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Eddie Money’s former drummer claims the rocker mocked his disabilities onstage and repeatedly made lewd advances toward his fiancee, according to an amended lawsuit filed earlier this month in California state court.
Glenn Symmonds sued Money in October for wrongful termination, claiming he was fired because of his age and physical disabilities stemming from bladder cancer and a back injury. Symmonds also claimed he suffered emotional distress because Money sexually harassed his fiancee, Tami Landrum.
Now Symmonds is stepping up the harassment claims with new attorneys and a new venue; the case has been moved to Los Angeles from Sacramento.
Landrum claims Money repeatedly made sexual comments to her and often tried to kiss her on the mouth.
During a private party in 2013, the suit claims, Money dedicated “Think I’m in Love” to Landrum and while facing her onstage “unzipped his pants, and put his thumb through is zipper (intending his thumb to look like his penis) and began to gyrate his hips and dance while he wiggled his thumb.” The same year, during a radio interview, the suit claims Money pretended a microphone was his penis and hit Landrum in the face with it.
Symmonds also claims after decades of friendship, he was subjected to “constant ridicule and harassment due to his disabilities of bladder cancer and a back injury.” He says Money mocked him onstage for urinary incontinence caused by chemotherapy, telling the crowd their tour was sponsored by Depends adult diapers.
The lawsuit claims things came to a head in May 2015 after Money dragged Landrum into a bathroom during an argument and blocked her exit. Landrum alerted Symmonds, who confronted Money. The band was “laid off” the next week, but within months everyone except Symmonds and Landrum was back to work, which they claim was a result of the confrontation and Symmonds’ disabilities.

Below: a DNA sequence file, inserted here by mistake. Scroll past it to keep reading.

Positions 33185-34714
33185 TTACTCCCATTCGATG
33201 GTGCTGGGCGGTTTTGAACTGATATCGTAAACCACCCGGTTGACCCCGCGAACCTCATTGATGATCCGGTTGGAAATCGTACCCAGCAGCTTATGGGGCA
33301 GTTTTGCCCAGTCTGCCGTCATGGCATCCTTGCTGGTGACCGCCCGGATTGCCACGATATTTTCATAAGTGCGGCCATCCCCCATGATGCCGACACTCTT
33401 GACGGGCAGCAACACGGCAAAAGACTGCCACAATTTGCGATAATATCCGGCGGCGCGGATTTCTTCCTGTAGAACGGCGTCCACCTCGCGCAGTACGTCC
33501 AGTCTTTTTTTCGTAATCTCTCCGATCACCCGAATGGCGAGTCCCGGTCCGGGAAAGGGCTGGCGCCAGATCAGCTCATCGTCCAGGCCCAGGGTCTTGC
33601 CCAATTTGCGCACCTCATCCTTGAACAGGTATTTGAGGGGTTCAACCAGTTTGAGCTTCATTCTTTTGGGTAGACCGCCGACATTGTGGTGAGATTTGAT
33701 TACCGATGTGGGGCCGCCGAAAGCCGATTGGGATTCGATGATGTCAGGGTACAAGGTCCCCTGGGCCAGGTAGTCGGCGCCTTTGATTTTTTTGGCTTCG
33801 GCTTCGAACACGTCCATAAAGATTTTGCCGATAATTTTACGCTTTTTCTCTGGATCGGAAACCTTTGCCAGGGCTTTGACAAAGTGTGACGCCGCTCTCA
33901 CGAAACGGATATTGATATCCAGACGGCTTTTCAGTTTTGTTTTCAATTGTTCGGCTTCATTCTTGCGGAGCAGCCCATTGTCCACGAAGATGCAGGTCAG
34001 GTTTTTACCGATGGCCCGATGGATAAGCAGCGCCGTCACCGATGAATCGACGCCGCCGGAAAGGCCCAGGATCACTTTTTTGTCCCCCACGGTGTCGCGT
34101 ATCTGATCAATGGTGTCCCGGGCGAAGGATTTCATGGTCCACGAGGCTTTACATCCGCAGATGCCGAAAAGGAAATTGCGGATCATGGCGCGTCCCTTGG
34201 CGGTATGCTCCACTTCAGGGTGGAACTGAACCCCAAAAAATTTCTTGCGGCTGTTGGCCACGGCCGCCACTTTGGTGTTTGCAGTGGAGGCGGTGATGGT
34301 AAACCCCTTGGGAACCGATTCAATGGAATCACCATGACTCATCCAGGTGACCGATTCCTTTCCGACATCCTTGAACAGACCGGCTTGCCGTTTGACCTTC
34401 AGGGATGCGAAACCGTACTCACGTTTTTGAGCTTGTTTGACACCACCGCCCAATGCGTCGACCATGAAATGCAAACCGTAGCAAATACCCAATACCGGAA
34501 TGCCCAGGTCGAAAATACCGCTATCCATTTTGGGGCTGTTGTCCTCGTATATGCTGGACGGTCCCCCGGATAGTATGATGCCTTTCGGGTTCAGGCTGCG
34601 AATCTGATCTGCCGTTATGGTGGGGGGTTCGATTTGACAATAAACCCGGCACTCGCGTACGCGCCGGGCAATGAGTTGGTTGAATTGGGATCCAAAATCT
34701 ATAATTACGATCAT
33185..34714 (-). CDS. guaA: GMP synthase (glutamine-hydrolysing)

Money’s attorney Dina LaPolt calls the pleading “specious and ludicrous.” She says Symmonds is fabricating bogus claims after realizing his age discrimination lawsuit has no merit.
“Plaintiffs are shameless scammers looking to shake down Eddie because he is a celebrity,” says LaPolt. “In their convoluted and confusing amended complaint, they’ve thrown all sorts of things against the wall in hopes that something will stick. Nothing will. Eddie intends to take vigorous and aggressive legal action to counter these outrageous and blatantly false allegations against him.”
In a January court filing, Money claims he notified his bandmembers that he would spend the summer of 2015 touring with his children and the group would rejoin him at the end of the season. While several bandmembers were disappointed, Money says Symmonds and Landrum responded with a “malicious and unwarranted attack” by writing disparaging posts online claiming they had been fired and leaving threatening voicemails with concert promoters telling them not to pay Money.
“The fact that Eddie did not invite Plaintiff to rejoin the band had nothing whatsoever to do with his age,” states the brief. “Nor did it have anything to do with any illness or disability that he suffered. It was based entirely on how inappropriately Plaintiff reacted upon hearing that Eddie wanted to tour with his adult children during the summer.”
Money is represented in the lawsuit by Bill Hochberg and Charles Shepard of Greenberg Glusker.
Symmonds’ attorney Lawrance Bohm says he intends to depose everyone from bandmembers to vendors and volunteers.
“I would expect no less than 40 to 50 depositions,” he says, adding that he wants to send a message to musicians. “I feel like the rock and roll music industry has given itself permission to mistreat women. Whether you’re Eddie Money, or anyone else for that matter, you’re not above the law.”